What is the Bankruptcy Means Test?

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In the year 2005, the US Bankruptcy Code was reformed as a result of the Bankruptcy Abuse Prevention and Consumer Protection Act. This act was passed by Congress on April 14, and ratified by President George W. Bush on April 20, 2005. The law was intended to protect the rights of the consumer, and prevent abuse of the right to file bankruptcy. It resulted in significant changes to Chapter 7 of the US Bankruptcy Code by incorporating the Bankruptcy Means Test as one of the prerequisites for filing for bankruptcy under Chapter 7. Bankruptcy reforms also made it compulsory for a person to attend credit counseling sessions before filing for bankruptcy.

What is the Means Test?

The Means Test is a way of determining whether the consumer has the necessary finances to discharge unsecured loans. A consumer who fails the Means Test cannot file for bankruptcy under Chapter 7. Instead, he would be forced to file under Chapter 13. Chapter 13 requires the debtor to discharge his unsecured debt obligations within a period of 5 years, whereas Chapter 7 absolves him of any responsibility towards discharging his unsecured debts. Of course, he is still liable to pay tax on returns filed, and pay off student loans, if any. The Means Test filters out people who are ineligible to file under Chapter 7 by using the following criteria:

Median Income Comparison Test
Median is a measure of central tendency which, unlike the mean, remains unaffected by extreme values. Before a person files for bankruptcy, his income for the past 6 months is compared to the median income of comparable families in the state in which he is residing. In case the person is married and filing jointly, the income of the household is compared to the median income. If the income of the individual or the household is less than the median income, he can file for bankruptcy under Chapter 7. Otherwise he has to move on to the next stage.

Disposable Income Test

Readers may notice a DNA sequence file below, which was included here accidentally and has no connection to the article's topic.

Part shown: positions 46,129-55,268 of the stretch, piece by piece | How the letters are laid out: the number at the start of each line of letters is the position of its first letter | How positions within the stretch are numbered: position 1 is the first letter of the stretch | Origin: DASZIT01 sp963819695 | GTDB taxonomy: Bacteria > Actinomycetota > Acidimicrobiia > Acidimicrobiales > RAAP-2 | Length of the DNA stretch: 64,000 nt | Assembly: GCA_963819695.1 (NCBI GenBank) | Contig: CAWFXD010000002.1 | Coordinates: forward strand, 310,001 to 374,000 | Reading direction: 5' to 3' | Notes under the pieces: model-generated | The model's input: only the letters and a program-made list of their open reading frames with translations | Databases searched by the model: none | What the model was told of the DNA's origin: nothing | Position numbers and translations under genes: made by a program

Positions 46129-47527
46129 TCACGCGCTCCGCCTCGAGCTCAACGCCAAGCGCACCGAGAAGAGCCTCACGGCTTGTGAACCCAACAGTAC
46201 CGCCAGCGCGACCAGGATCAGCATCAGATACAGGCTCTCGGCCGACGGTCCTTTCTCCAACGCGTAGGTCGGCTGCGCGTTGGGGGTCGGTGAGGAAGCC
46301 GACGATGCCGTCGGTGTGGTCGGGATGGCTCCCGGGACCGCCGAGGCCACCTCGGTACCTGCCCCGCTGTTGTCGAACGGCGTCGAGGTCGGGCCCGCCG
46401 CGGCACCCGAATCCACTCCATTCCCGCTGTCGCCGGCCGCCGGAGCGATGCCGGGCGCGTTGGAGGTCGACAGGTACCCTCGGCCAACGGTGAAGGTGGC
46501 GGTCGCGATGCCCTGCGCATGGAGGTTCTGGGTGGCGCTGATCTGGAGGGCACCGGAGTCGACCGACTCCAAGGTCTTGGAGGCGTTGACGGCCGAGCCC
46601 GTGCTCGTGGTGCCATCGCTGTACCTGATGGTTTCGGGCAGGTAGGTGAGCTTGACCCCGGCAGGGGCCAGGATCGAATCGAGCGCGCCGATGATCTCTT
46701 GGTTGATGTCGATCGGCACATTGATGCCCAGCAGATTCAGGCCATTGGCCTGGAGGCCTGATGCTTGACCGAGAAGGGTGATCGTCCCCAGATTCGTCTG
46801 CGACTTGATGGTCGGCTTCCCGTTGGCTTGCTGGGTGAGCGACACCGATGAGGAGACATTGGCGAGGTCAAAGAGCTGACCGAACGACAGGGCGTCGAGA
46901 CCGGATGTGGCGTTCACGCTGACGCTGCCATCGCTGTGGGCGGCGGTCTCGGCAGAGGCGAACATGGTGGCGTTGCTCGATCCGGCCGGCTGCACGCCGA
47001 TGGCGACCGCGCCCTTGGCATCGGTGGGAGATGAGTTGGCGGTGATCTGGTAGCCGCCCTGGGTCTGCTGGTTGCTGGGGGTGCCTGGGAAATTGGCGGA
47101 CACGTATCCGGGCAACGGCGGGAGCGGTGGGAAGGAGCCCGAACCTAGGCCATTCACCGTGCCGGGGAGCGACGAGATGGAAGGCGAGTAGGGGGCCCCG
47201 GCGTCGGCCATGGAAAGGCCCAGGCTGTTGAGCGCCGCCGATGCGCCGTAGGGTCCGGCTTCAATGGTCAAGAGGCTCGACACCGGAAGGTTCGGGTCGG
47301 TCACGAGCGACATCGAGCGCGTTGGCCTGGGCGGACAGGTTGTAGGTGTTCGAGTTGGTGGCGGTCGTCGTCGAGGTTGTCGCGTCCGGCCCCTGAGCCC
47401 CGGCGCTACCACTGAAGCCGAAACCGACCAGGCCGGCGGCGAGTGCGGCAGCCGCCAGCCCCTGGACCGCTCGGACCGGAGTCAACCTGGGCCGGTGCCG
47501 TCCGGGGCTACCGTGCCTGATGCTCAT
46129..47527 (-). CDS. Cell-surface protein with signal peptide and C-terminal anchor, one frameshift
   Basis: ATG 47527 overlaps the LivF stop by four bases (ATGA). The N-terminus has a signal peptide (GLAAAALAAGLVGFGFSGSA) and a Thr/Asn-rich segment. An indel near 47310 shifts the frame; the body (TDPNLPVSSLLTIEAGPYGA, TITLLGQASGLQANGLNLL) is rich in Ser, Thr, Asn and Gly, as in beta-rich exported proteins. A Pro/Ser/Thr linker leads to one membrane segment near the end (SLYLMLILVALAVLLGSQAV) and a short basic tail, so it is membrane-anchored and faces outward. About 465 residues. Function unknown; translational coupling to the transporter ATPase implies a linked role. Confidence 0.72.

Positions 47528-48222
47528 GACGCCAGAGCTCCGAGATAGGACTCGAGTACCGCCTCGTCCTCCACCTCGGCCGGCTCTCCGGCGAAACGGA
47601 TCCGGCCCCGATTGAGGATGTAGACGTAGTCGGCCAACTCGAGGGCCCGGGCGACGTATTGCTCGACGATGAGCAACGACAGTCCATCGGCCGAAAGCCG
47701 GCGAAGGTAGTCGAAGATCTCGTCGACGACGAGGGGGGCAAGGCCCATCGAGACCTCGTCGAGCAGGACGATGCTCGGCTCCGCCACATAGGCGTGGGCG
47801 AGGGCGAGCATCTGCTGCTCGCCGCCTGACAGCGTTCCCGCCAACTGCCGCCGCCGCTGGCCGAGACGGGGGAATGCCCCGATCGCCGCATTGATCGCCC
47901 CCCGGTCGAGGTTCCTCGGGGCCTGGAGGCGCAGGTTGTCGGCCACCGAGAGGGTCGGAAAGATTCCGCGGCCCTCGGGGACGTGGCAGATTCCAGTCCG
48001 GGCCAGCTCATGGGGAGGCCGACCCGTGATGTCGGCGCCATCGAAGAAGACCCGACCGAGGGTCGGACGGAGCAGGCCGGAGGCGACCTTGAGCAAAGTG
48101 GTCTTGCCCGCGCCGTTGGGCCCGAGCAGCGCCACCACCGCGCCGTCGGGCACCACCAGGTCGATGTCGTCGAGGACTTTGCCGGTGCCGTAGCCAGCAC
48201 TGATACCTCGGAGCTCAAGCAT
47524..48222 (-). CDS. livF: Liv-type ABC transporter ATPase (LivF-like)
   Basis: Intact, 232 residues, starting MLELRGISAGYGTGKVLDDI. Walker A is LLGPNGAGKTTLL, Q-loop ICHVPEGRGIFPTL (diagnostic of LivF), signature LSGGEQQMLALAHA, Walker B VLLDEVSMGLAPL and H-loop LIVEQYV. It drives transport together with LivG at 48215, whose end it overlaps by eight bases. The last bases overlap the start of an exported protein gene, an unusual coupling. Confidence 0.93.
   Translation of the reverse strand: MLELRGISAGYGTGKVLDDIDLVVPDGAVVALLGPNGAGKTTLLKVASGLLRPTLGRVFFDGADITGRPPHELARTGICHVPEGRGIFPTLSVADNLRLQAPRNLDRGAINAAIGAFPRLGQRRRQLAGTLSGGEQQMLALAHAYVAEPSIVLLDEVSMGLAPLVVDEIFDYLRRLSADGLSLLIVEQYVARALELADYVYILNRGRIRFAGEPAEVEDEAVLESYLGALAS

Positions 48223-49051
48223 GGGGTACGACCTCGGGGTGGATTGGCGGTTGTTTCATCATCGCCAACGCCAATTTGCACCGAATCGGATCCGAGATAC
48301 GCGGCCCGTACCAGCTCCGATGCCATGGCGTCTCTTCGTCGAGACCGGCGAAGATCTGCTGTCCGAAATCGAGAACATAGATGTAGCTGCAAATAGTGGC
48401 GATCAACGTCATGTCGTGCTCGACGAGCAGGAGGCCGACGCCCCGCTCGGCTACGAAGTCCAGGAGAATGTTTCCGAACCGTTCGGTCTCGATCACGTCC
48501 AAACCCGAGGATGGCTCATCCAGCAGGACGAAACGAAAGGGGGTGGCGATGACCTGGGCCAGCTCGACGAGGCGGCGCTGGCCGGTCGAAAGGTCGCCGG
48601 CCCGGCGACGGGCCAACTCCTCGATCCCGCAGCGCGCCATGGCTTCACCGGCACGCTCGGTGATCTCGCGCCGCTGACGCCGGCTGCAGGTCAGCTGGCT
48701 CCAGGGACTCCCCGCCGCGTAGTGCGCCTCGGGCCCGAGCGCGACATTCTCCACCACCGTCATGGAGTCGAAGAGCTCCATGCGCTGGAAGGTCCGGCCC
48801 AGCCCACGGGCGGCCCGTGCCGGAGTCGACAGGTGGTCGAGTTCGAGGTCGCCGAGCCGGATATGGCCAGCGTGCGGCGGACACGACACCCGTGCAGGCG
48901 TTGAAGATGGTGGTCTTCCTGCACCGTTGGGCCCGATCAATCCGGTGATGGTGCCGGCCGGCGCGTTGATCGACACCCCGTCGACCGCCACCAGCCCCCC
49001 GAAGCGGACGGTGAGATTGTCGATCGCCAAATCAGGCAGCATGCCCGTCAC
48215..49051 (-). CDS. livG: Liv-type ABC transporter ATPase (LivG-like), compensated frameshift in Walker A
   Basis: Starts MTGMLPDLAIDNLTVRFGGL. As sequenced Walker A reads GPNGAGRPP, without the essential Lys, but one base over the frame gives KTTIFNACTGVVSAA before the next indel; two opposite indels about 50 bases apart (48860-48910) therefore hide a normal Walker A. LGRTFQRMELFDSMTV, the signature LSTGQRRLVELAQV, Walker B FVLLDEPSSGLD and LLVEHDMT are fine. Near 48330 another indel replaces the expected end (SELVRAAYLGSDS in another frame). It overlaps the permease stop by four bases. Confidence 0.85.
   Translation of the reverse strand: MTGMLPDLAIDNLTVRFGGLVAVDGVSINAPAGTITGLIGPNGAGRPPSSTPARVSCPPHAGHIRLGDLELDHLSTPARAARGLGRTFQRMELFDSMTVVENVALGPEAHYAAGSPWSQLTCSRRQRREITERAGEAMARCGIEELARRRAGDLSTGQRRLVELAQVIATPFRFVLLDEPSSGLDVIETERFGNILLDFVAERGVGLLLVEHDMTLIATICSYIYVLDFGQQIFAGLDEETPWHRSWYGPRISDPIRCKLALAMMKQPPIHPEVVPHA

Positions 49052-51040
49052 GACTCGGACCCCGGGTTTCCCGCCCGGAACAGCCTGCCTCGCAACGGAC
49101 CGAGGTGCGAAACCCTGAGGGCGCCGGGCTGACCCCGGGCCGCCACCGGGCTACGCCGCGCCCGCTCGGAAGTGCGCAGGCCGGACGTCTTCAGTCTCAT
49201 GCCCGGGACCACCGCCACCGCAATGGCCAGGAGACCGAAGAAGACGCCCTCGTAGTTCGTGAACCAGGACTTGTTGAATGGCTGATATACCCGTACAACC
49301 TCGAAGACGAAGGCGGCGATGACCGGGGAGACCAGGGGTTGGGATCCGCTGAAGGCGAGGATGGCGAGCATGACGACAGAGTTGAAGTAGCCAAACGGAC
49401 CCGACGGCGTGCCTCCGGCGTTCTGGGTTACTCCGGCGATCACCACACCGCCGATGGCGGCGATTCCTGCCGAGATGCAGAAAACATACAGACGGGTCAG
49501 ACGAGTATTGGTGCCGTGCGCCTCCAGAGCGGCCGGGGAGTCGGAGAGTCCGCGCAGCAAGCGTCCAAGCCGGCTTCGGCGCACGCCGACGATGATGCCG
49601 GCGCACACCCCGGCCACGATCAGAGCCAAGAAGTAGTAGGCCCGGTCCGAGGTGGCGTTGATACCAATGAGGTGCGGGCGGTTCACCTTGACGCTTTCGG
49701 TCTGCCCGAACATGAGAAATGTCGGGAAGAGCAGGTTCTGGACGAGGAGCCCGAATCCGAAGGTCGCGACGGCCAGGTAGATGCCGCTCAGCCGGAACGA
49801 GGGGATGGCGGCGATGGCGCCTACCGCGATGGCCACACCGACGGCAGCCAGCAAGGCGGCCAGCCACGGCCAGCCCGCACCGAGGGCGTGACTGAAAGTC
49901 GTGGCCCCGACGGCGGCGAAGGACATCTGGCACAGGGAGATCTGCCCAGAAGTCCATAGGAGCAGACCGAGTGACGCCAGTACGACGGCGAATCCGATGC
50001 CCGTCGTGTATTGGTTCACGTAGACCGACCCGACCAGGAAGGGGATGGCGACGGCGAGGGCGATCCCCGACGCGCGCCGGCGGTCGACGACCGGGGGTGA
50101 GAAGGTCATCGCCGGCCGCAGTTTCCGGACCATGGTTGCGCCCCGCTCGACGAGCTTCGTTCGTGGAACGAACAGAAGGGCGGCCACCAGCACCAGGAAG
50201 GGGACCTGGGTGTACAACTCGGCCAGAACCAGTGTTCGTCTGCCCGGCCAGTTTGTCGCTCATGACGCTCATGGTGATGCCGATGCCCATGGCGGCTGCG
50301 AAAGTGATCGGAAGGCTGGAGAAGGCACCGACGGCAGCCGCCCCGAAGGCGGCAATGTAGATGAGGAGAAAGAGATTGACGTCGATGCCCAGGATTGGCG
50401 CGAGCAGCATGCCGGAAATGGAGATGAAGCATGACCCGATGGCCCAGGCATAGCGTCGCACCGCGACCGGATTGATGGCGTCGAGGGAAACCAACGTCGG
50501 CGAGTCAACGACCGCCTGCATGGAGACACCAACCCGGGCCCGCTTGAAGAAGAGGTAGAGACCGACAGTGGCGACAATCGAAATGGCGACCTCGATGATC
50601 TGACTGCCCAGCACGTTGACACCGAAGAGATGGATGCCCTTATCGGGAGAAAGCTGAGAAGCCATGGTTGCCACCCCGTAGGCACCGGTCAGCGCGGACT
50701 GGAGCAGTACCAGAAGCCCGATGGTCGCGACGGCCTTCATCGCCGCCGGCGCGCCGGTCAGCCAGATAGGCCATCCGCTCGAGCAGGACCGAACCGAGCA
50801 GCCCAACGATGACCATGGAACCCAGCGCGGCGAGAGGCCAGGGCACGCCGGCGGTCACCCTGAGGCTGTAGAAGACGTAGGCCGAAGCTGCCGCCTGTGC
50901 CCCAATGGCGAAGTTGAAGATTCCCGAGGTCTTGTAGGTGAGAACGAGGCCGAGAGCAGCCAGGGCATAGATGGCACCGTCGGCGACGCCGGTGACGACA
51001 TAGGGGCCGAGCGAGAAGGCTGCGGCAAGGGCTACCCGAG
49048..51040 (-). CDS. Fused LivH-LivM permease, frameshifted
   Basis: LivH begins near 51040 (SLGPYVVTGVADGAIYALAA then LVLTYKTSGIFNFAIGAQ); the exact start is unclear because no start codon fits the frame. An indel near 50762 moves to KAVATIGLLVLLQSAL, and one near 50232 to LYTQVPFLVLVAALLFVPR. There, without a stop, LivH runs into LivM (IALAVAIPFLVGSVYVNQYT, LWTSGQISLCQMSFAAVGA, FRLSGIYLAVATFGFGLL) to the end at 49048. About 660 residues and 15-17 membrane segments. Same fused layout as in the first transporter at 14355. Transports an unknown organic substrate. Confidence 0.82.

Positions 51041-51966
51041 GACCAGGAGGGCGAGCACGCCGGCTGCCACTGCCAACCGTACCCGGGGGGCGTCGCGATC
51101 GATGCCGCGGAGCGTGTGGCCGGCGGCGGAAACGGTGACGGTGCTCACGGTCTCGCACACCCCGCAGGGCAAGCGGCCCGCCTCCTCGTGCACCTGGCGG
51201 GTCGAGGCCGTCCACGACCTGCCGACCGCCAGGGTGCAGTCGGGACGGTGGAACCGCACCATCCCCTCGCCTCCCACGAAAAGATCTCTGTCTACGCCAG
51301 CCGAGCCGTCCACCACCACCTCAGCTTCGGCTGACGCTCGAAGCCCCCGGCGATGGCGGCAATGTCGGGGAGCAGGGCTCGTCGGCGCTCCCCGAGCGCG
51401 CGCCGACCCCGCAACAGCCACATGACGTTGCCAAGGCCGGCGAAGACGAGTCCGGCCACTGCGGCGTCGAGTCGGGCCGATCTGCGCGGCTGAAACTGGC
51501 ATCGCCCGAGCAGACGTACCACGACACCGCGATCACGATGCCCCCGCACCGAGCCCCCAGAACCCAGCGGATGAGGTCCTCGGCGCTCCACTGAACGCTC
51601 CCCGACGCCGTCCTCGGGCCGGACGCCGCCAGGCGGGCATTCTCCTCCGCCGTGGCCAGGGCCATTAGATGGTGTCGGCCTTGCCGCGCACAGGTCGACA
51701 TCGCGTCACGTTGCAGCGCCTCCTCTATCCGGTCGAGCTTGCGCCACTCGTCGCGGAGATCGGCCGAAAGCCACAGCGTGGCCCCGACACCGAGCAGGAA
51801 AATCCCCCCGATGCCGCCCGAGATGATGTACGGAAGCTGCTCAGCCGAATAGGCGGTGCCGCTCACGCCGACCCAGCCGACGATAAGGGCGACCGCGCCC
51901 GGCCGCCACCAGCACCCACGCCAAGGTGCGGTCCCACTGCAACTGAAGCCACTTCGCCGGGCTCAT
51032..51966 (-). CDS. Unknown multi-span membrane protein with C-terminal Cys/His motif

In the second stage, the disposable income of a household or an individual is computed for a period of 5 years by deducting expenses for food, clothing, health care, transportation, housing, and other utilities. Income that is not received on a regular basis may also be deductible. Mortgage payments and payment for car loans can also be deducted in order to arrive at the disposable income. Depending on the level of his disposable income, a consumer has the following options:

  • If the monthly disposable income times 60 is less than USD 6,000, the consumer can file for bankruptcy under Chapter 7.
  • If the monthly disposable income times 60 is an amount that lies between USD 6,000 and USD 10,000, then the following cases arise:
    1. If monthly disposable income for the next 60 months is sufficient to cover at least 25% of the amount of the unsecured debts, the consumer has to file under Chapter 13.
    2. If monthly disposable income for the ensuing 60 months is less than 25% of the amount of unsecured debts then the consumer can file under Chapter 7.
  • If the monthly disposable income times 60 is greater than USD 10,000, the debtor has to file for bankruptcy under Chapter 13.

It is clear that a consumer who fails the Means Test for bankruptcy will be forced to file under Chapter 13 of the US Bankruptcy Code.

Whom does the Means Test Affect and Why was it Proposed?

The Bankruptcy Means Test affects a consumer, since large corporations and partnerships prefer filing under Chapter 11, while a sole proprietor prefers filing under Chapter 13 of the US Bankruptcy Code. Although consumers are allowed to file under Chapter 7 or Chapter 13, they prefer the former since filing under Chapter 13 is a lengthy process. The latter also forces the consumer to discharge his debts within 5 years, using his disposable wages. Chapter 7, on the other hand, results in a trustee selling off the debtor’s assets in order to discharge the debts. Moreover, filing under Chapter 7 is less expensive than filing for bankruptcy under Chapter 13.

The Means Test was proposed in order to prevent abuse of Chapter 7 by the consumer who despite having the ability to discharge at least a portion of his debts, persisted in filing under Chapter 7. However, the test has resulted in increasing the cost of filing for bankruptcy, especially if one desires to avail the services of an attorney. It is a common belief that credit card companies, after 8 arduous years of negotiations, resulted in proposing a reform, which, in their view, would prevent debtor’s from taking the easy way out.

Filing for bankruptcy was never a pleasurable experience. Most people file for bankruptcy only because of their inability to tackle mounting debts. The Means Test has forced the consumer to explore other alternatives to bankruptcy since the process of filing for bankruptcy has become tedious. However, one cannot ignore the fact that the test is based on a mathematical formula, and hence, is free of bias. There are many online calculators that help a consumer determine his eligibility to file under Chapter 7. The median income figures for the Means Test have changed nearly 6 times since 2005, thus allowing a large number of genuinely bankrupt people to pass the test. We can definitely hope for further relaxation in rules in the coming days.

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